AZDBLab: A Laboratory Information System for Large-Scale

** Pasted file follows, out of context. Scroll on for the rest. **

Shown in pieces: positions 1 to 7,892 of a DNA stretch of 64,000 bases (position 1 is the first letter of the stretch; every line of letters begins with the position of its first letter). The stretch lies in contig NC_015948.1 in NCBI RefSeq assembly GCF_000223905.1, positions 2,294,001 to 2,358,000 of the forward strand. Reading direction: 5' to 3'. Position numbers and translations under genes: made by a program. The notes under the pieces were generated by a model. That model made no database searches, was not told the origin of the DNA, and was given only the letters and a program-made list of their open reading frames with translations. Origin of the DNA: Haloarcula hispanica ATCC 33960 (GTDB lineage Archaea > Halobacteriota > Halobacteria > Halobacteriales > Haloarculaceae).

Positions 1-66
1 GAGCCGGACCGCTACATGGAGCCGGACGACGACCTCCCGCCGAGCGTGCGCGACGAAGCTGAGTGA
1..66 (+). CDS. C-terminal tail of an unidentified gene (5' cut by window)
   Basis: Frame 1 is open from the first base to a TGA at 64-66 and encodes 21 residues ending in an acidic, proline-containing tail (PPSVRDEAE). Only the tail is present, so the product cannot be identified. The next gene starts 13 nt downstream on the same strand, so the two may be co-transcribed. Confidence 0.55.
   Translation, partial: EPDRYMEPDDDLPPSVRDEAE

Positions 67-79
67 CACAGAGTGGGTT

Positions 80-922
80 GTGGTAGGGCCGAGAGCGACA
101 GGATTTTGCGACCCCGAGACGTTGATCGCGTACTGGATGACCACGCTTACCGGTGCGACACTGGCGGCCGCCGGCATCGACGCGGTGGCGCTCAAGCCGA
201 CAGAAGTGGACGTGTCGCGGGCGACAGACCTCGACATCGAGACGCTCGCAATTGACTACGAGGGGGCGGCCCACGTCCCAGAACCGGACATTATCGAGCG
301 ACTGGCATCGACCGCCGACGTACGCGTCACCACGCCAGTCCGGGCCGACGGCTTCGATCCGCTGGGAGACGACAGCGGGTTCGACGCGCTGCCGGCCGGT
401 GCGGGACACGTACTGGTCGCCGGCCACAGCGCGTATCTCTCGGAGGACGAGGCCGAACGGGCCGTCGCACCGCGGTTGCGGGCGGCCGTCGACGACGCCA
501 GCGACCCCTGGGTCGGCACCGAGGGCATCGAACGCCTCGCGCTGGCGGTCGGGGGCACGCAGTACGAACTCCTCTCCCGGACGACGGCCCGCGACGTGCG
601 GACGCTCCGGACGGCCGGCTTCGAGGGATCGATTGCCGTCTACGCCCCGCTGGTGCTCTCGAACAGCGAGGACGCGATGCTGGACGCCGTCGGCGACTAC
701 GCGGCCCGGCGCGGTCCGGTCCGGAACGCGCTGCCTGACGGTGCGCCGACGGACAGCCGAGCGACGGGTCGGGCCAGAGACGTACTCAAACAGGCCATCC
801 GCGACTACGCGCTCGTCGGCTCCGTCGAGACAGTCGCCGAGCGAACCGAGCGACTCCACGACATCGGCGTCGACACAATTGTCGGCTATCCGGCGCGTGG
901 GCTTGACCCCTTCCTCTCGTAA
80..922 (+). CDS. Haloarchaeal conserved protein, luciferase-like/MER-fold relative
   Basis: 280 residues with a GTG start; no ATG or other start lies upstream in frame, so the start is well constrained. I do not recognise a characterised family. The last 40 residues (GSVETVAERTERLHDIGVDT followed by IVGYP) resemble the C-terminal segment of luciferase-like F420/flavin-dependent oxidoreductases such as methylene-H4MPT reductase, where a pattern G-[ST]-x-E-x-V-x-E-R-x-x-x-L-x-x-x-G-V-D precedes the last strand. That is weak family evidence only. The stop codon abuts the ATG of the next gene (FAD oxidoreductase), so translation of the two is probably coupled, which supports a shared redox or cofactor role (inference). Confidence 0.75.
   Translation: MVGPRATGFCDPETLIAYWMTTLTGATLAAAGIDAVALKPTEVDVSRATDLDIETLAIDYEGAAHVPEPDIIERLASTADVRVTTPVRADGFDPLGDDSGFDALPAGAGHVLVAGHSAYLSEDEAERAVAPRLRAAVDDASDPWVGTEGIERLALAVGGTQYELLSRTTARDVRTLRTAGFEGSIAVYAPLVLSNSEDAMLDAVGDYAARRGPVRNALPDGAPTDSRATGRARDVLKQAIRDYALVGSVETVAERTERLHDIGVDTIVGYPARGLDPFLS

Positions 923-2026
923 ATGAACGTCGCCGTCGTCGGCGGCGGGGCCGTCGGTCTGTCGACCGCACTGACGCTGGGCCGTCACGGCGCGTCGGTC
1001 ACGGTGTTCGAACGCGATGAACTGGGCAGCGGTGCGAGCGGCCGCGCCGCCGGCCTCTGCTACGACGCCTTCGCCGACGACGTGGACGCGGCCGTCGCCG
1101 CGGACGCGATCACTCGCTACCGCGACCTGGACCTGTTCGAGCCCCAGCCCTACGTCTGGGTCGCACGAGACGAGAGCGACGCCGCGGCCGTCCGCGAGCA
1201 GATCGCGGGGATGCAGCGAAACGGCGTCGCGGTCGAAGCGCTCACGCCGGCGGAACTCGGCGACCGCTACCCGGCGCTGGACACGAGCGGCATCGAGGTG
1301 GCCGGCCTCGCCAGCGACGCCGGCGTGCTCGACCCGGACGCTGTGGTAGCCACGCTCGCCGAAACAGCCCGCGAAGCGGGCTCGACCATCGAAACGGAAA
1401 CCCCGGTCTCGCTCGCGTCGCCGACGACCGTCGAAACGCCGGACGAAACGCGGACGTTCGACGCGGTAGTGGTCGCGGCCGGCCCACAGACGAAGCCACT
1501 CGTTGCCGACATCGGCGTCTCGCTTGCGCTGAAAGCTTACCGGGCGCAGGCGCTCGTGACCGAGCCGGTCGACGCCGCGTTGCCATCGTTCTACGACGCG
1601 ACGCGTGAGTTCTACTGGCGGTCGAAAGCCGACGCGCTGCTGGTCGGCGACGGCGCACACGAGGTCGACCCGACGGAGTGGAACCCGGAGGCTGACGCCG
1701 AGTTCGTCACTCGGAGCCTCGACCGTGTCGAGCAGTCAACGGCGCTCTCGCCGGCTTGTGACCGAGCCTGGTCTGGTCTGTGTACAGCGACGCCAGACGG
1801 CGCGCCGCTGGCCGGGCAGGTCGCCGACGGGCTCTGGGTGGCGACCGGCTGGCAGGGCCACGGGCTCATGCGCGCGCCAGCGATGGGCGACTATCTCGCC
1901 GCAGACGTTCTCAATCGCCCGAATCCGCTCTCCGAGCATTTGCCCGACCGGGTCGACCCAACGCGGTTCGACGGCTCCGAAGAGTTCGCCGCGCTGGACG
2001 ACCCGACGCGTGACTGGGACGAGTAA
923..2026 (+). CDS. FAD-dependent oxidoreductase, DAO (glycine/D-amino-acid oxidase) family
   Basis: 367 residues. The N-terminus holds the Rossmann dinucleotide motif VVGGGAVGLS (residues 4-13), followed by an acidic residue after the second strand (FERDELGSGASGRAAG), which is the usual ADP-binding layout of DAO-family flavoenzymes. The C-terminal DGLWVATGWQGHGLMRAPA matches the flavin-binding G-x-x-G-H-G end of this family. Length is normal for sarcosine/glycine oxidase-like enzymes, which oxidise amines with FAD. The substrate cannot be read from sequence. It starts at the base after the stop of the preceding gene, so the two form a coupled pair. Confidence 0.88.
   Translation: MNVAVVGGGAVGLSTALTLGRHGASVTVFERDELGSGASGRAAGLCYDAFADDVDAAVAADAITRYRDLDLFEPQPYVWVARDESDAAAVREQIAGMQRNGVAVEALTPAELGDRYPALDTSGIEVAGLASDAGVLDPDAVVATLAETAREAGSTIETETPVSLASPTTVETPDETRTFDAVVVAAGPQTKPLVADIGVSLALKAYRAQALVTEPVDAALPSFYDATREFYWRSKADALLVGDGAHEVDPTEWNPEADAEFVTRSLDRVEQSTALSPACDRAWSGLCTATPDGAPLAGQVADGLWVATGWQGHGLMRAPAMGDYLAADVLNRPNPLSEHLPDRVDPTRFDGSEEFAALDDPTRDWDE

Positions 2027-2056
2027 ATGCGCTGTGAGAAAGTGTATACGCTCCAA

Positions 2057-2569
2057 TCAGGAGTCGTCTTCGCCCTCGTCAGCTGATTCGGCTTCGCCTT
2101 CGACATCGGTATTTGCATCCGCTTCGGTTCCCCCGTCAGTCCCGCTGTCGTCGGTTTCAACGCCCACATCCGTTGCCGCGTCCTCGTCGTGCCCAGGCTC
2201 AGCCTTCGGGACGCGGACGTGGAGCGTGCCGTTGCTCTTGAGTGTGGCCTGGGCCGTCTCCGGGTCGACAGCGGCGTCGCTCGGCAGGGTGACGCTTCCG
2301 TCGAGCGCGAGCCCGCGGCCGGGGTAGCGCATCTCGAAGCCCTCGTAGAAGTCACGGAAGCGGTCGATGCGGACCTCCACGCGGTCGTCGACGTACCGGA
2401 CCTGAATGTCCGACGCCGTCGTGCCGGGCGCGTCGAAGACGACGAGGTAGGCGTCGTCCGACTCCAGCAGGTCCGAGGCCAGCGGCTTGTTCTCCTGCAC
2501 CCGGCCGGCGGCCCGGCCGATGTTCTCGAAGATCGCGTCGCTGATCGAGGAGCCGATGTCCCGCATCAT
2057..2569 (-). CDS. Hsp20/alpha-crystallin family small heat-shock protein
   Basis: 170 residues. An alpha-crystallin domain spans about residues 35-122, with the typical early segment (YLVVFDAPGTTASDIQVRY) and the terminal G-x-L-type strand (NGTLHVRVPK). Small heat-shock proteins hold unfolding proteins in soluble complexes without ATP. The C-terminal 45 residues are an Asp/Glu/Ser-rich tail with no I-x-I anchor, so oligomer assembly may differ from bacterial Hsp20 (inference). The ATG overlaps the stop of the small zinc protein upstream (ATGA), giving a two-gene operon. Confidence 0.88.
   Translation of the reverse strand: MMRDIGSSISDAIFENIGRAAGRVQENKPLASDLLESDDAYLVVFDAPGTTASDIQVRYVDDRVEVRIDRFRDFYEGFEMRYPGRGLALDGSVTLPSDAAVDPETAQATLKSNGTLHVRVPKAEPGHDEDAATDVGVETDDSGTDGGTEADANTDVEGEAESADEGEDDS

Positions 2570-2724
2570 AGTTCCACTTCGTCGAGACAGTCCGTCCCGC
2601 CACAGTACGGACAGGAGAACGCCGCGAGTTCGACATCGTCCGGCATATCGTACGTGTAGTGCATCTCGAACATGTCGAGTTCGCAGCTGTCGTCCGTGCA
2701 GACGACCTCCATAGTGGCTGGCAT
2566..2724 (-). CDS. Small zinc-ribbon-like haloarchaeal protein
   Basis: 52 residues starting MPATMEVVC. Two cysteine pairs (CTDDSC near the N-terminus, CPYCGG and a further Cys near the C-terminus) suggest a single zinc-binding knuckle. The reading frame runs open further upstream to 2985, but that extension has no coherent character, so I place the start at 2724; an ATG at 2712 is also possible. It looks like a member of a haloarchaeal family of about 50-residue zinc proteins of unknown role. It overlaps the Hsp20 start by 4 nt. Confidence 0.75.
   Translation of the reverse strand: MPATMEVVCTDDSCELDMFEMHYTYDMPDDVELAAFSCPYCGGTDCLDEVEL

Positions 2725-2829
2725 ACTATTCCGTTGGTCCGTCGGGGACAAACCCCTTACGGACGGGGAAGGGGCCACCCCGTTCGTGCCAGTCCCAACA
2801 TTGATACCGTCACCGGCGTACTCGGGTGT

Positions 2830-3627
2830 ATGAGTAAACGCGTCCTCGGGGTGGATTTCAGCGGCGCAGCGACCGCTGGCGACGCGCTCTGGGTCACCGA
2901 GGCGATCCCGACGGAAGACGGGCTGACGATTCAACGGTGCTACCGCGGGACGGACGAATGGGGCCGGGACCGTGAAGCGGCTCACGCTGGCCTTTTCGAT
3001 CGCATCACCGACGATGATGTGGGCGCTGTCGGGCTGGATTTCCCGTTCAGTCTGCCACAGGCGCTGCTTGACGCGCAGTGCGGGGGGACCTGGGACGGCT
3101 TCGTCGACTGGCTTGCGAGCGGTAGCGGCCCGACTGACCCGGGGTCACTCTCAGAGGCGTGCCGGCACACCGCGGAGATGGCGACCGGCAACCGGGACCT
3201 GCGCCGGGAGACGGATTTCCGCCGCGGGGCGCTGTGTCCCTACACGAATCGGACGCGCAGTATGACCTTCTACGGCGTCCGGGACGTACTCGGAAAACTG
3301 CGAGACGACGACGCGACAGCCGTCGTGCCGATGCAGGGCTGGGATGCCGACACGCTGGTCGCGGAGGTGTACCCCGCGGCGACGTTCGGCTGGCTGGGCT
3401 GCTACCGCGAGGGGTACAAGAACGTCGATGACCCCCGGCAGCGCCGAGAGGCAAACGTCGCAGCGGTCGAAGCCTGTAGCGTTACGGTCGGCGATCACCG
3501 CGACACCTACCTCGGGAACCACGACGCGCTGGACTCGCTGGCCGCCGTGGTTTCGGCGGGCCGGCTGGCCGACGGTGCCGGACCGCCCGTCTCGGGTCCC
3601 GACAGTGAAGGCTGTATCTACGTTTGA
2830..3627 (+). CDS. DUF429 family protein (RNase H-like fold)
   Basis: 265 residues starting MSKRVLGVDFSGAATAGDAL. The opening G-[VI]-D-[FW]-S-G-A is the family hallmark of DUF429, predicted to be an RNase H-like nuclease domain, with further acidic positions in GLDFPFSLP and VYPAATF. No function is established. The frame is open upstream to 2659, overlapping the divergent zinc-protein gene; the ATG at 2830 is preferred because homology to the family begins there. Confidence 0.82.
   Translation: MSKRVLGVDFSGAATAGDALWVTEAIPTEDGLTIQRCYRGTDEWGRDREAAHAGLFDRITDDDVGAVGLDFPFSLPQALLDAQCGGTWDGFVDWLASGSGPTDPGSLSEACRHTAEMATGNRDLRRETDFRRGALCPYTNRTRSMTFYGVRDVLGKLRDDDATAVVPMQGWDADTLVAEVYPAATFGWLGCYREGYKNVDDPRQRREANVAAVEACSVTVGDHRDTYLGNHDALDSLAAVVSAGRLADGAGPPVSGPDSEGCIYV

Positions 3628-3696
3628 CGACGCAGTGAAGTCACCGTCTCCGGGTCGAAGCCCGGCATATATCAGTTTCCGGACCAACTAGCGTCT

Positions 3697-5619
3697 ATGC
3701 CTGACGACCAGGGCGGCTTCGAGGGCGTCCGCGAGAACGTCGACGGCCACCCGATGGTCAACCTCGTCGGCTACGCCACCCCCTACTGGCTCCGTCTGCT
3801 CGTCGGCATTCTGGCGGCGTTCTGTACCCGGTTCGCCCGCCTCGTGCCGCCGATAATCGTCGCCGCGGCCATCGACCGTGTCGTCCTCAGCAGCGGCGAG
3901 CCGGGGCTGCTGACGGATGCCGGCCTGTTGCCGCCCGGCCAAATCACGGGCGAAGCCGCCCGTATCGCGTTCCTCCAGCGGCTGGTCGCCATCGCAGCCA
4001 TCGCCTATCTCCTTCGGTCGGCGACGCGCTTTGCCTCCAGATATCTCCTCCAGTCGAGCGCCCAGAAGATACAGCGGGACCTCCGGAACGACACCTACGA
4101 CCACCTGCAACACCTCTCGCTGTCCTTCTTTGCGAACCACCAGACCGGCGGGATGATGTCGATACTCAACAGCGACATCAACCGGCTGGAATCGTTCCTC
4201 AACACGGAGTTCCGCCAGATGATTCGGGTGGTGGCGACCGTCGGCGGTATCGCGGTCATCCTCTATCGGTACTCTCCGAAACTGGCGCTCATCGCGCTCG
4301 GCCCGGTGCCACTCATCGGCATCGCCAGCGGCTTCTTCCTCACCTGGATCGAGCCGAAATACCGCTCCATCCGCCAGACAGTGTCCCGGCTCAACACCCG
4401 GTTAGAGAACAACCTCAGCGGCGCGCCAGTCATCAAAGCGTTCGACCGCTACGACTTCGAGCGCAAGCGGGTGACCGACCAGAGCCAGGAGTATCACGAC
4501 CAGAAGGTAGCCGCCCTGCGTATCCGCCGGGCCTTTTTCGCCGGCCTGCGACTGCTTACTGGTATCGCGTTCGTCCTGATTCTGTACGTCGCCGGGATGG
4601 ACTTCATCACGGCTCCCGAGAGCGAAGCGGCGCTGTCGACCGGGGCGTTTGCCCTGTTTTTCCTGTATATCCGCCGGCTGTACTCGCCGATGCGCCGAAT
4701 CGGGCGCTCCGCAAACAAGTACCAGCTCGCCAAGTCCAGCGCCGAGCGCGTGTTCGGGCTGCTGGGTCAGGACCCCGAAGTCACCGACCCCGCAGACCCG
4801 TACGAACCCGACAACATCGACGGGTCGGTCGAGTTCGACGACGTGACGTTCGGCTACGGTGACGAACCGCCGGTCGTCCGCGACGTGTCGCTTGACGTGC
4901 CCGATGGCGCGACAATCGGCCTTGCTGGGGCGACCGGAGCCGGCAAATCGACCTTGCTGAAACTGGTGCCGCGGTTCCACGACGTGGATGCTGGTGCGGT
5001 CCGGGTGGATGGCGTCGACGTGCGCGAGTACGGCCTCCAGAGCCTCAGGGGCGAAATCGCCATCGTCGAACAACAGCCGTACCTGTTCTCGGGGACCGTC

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<ul><li><p>AZDBLab: A Laboratory Information System forLarge-Scale Empirical DBMS Studies</p><p>Young-Kyoon SuhUniversity of Arizonayksuh@cs.arizona.edu</p><p>Richard T. SnodgrassUniversity of Arizonarts@cs.arizona.edu</p><p>Rui ZhangDataware Ventures</p><p>ruizhang@datawareventures.com</p><p>ABSTRACTIn the database field, while very strong mathematical andengineering work has been done, the scientific approach hasbeen much less prominent. The deep understanding ofquery optimizers obtained through the scientific approachcan lead to better engineered designs. Unlike other domains,there have been few DBMS-dedicated laboratories, focusingon such scientific investigation.</p><p>In this demonstration, we present a novel DBMS-orientedresearch infrastructure, called Arizona Database Laboratory(AZDBLab), to assist database researchers in conductinga large-scale empirical study across multiple DBMSes. Forthem to test their hypotheses on the behavior of queryoptimizers, AZDBLab can run and monitor a large-scaleexperiment with thousands (or millions) of queries ondifferent DBMSes. Furthermore, AZDBLab can help usersautomatically analyze these queries. In the demo, theaudience will interact with AZDBLab through the stand-alone application and the mobile app to conduct such alarge-scale experiment for a study. The audience will thenrun a Tucson Timing Protocol analysis on the finishedexperiment and then see the analysis (data sanity check andtiming) results.</p><p>1. INTRODUCTIONIn the database field, while very strong mathematical and</p><p>engineering work has been done, the scientific approach hasbeen much less prominent. Much work has focused onproposing new algorithms for optimizing DBMS performanceand on building system components for new needs, but thecommunity has not devoted much attention on scientificallyunderstanding DBMS as an experiment subject. The deepunderstanding of query optimizers obtained through thescientific approach can lead to better engineered designs.</p><p>There, however, have been few DBMS-dedicatedlaboratories for supporting such scientific investigation, whileprior work mainly has focused on networks and smartphonesas we will discuss in Section 3.</p><p>This work is licensed under the Creative Commons Attribution-NonCommercial-NoDerivs 3.0 Unported License. To view a copy of thislicense, visit http://creativecommons.org/licenses/by-nc-nd/3.0/. Obtainpermission prior to any use beyond those covered by the license. Contactcopyright holder by emailing info@vldb.org. Articles from this volumewere invited to present their results at the 40th International Conference onVery Large Data Bases, September 1st - 5th 2014, Hangzhou, China.Proceedings of the VLDB Endowment, Vol. 7, No. 13Copyright 2014 VLDB Endowment 2150-8097/14/08.</p><p>In this demonstration, we present a novel DBMS-orientedresearch infrastructure, called Arizona Database Laboratory(AZDBLab), to assist database researchers to conduct alarge-scale empirical study across multiple DBMSes.</p><p>AZDBLab presents to a scientist an electronic labnotebook. Within this environment, the user can designmassive experiments with thousands (or millions) of queries.The user can then begin and monitor many runs of theexperiments on different DBMSes over a long period of time.</p><p>In addition, AZDBLab provides an integrated and robustdatabase experiment environment. In AZDBLab, a usercan record both independent variables (those controlled bythe experimenter) and dependent variables (those resultingfrom the experiment) and perform analyses on theexperiment data. For instance, the user can easily combinethe completed runs in a study and then analyze in anautomated way for the study the query execution (QE)results. In addition, AZDBLab has been sufficiently robustto collect data over 8,277 hours (almost a year) runningabout 2.4 million query executions.</p><p>The design and implementation of AZDBLab has beenvery challenging. AZDBLab has been developed for sevenyears by many people, each contributing to different piecesof code. AZDBLab has reached 60K source lines of code.AZDBLab runs on a hardware lab of dedicated machines,one each for each subject DBMS and one to host the DBMSthat stores the lab notebooks on a labshelf. Having dedicatedhardware provides a clear environment for running large-scale, extensive experiments taking days, weeks, or months.A total of seven relational DBMSes (four commercial andthree open-source) supporting SQL and JDBC are currentlyintegrated into AZDBLab We will plug more DBMSes intoAZDBLab for more solid scientific studies.</p><p>The key contributions of this demonstration are as follows.</p><p> We present a novel research infrastructure, AZDBLab,dedicated for a large-scale scientific DBMS study.AZDBLab provides a rigorous abstraction forempirically studying across multiple DBMSes from avariety of perspectives (termed database ergalics [2]).</p><p> AZDBLab supports seamless data provenancecollection within an empirical DBMS study. Adatabase researcher can design and run a substantialexperiment with many queries, see the query executionresults, perform data sanity check and analysis andmake tables, figures, and graphs for the study in anautomated, integrated fashion. Note that the dataprovenance of the study is collected into a labshelf,managed by a central DBMS server.</p><p>1641</p></li><li><p> For conducting large-scale experiments, AZDBLabprovides several decentralized monitoringschemes: a stand-alone Java application (namedObserver), an Ajax [1] web app, and a mobile app.</p><p> AZDBLab provides a reusable GUI architecture.Observers GUI consists of the tree nodes in the left-hand side and the tabbed viewers in the right-handside. The tree nodes represent experiment data, whilethe corresponding tabbed viewers provide the detailedinformation on the selected data. We have adaptedthe GUI to several diverse projects.</p><p> AZDBLab provides rich extensibility. A variety ofplugins provides AZDBLab with various analytics anddifferent views of the collected query execution data.</p><p>2. MOTIVATIONThere are questions concerning fundamental limits of</p><p>DBMS architectures that simply cannot be answered byinvestigating a single algorithm or even a single DBMS.Rather, addressing such questions requires the developmentof predictive models across multiple DBMSes.</p><p>The objective behind this scientific approach is tounderstand DBMSes as a general class of computationalartifacts, to come up with insights and ultimately withpredictive models about how such systems, again, as ageneral class, behave by studying multiple DBMSes at atime. These models are articulated and thoroughly tested,in order to understand more deeply the behavior of queryoptimization and evaluation across multiple DBMSes. Theycan be eventually used to improve DBMSes throughengineering efforts that benefit from the fundamentalunderstanding by this perspective.</p><p>AZDBLab has been around over seven years to help usachieve this overarching goal: to predict importantcharacteristics of DBMSes to determine fundamentallimits. AZDBLab allows us to perform substantialexperiments (with thousands or more of queries) thatquantitatively study these fundamental questions concerningmany of the components of a DBMS. These cover (i)cardinality estimation (identifying what affects the accuracyof cardinality estimates), (ii) operator impact (characterizinghow specific types of operators, e.g., join, projection, sorting,affect the accuracy of cardinality estimates, execution timeestimates, and optimal plan selection), and (iii) executionplan search space (determining its detailed inner structure).</p><p>As an experiment tool, AZDBLab coordinates therunning, data collection and analysis of such large-scaleexperiments. It has been broadened to support experimentreplication, provenance maintenance, more variety ofexperiment scenarios, and more DBMSes.</p><p>3. RELATED WORKAlthough many labs have been established and widely</p><p>used, their application domains are different from DBMSes.PlanetLab [6] is known as one of the most popularplatforms for network research. It allows people to deployand assess network service [6]. MoteLab [4] was a publictestbed for wireless sensor network researchers. Its servicewas stopped in January 2014.</p><p>There are also available mobile computing research labs:CrowdLab [7], SmartLab [5], etc. None of these labs are,however, DBMS-centric.</p><p>One of the closest tools related to AZDBLab is Picasso [10].The Picasso tool can also help study query execution planchoices of (three) different DBMSes cost-based queryoptimizers, by generating plan and cost diagrams for TPC-Hqueries. Both Picasso and AZDBLab systems use theEXPLAIN command, to see the execution plan of a querysubmitted to DBMSes. Unlike AZDBLab, the Picasso toolneither actually runs queries nor collects the query executionprovenance for further analysis.</p><p>Using AZDBLab, our empirical DBMS study has yieldedtwo structural causal models; one that identifies across fourDBMSes some of the causes of varying query time measures [3]and one that identifies several of the causal factors ofsuboptimality, when the DBMSes choose a wrong plan. Also,we are currently working on developing another structuralcausal model to explain DBMS thrashing [11].</p><p>4. AZDBLAB SYSTEM OVERVIEWFigure 1 presents the architecture of AZDBLab. In this</p><p>section, we describe each component of AZDBLab.</p><p>ExecutorExecutor</p><p>ExperimentSubject(DBMS)</p><p>Run anexperimentbasedonascenario Populatetables Changetablecardinality Executeandtimequeriesdefinedintheexperiment</p><p>LabShelfDBMS</p><p> Createauserandalabnotebook Loadanexperiment Launch/pause/resumeanexperiment Analyzetheresultsofthecompletedrunusingplugins</p><p>Storeexperimentandanalysisresults</p><p> Pollanypendingexperiment Updateexperimentstatus Storeexperimentresults (queryexecutiontime,queryplan,planoperatorestimates,processinformation)</p><p> Runobserver Selectalabshelf ObserverObserver</p><p>AnalysisPlugins</p><p>Experiment/</p><p>ScenarioPlugins</p><p>Same(local)</p><p>machine</p><p>WebAccess</p><p>PhoneApp</p><p>Monitorexperiments</p><p>Monitorexperiments</p><p>Figure 1: AZDBLab architecture</p><p>4.1 LabShelvesA labshelf comprehensively stores all the data provenance</p><p>related to experiments. It is a fully append-only database [9].The schema of a labshelf captures who, what, when, which,where, why, and how, complying with the 7-W model [8].The labshelf schema has been evolving for collecting andanalyzing a variety of data relevant to QE. The labshelfdata are currently managed by a dedicated DBMS serverrunning on a separate machine.</p><p>4.2 Decentralized Monitoring SchemesIn this section, we present a variety of novel, decentralized</p><p>monitoring schemes being in use in AZDBLab.</p><p>4.2.1 ObserverObserver is an integrated GUI for conducting experiments</p><p>involving a large number of queries and analyzing the results.The GUI is implemented with Java Swing API. Whenlaunching Observer, a user can see the main GUI in Figure 2.</p><p>1642</p></li><li><p>Figure 2: AZDBLab Observer</p><p>The Observer GUI has a tree-structured form. A left-hand tree node is associated with data corresponding toexperiment provenance. For instance, Users node containsusers in a labshelf selected by the user. In the figure, underthe Users node, we can see a labshelf user (node), namedyksuh. In the right-hand side, more detailed informationon a chosen left-hand node is provided in tabbed views. Forthe selected plan node (Plan # 2) to be discussed shortly,the corresponding, expanded plan tree is exhibited withvarious operator-wise cost estimates, as shown in Figure 2.</p><p>This GUI allows the user to proceed with running ascenario-based experiment. A scenario specifies what anexperiment is concerned about and what specific steps shouldbe executed. To run the scenario on AZDBLab, the user firstneeds to write the corresponding code in Java. For example,a scenario source code, called onepass, can be written tostudy the query suboptimality phenomenon such that whenthe execution plans of a query change between two adjacentcardinalities (called a change point), the actual elapsed timeof that query at a lower cardinality is greater than that of ahigher cardinality. Once the scenario code is ready, it canbe brought as a plugin into AZDBLab.</p><p>Besides, the user needs to write and load into AZDBLab asimple XML experiment specification, which containsscenario name, schema definition, table populationdirection, query details, etc. Figure 2 shows severalexperiments such as op-1M-1q-1 under the onepass node.</p><p>The user can then schedule any of these experiments ona specific DBMS. This scheduled experiment instance istermed as experiment run and its status is in pending.Observer updates its GUI to show the pending run.</p><p>If an executor, to be discussed in Section 4.3, has anyassigned pending run, the executor starts to execute thatpending run, whose status then is updated to running.As the run proceeds, the user can monitor the runs statusthrough this GUI. Note that the user can also pause andresume the running run if necessary. Once the run iscompleted, the user can check the experiment results of therun. In Figure 2, two completed onepass runs of DBMS Xand PostgreSQL DBMS are illustrated. For another study,we have implemented a new scenario and an analysis pluginto observe a totally separate phenomenon, thrashing [11].</p><p>4.2.2 Web AppsAZDBLab also provides a web app using Ajax [1]. A user</p><p>can access the web app running on an AZDBLab web serverand make a request through a web browser. The web appthen invokes an AjaxManager (a Java class), which interactswith the labshelf DBMS server to pull the requested datain a labshelf. The server then responds to the user withthe data. The web app provides the same functionalitiesand GUI as Observer, without requiring direct access to thelabshelf server, thereby achieving greater security.</p><p>4.2.3 Mobile AppsTo more flexibly monitor the executing runs we also make</p><p>mobile apps available for the user. We have built the mobileapps on both Android and iOS.</p><p>The mobile apps provide simple functionalities, comparedto Observer. The user cannot conduct query execution dataanalysis through the mobile apps, but the user can set up aconvenient monitoring environment on the mobile apps.</p><p>1643</p></li><li><p>The mobile apps also make a request to the sameAZDBLab web server, which invokes methods fromAjaxManager. As mentioned earlier, AjaxManager thenconnects to the labshelf server and retrieves the datacorresponding to the users request regarding user logins,and experiment and executor statuses.</p><p>(a) Main (b) Exp. Runs (c) A running run</p><p>Figure 3: AZDBLab mobile app</p><p>Figure 3 illustrates the AZDBLab mobile (iOS) app.When a user starts the mobile app, the user is presentedwith a login screen, into which the users credentials mustbe provided. Once the credentials are validated, the usercan see the main screen consisting of four menus, as shownin Figure 3(a). Experiment Runs lists all the runs in achosen labshelf, as illustrated in Figure 3(b). An item in blueindicates a currently running run, one in white a pendingrun, and one in gray a paused run. A running run onPostreSQL is exhibited in Figure 3(c). The Executorsmenu provides currently running executors, the Obs...</p></li></ul>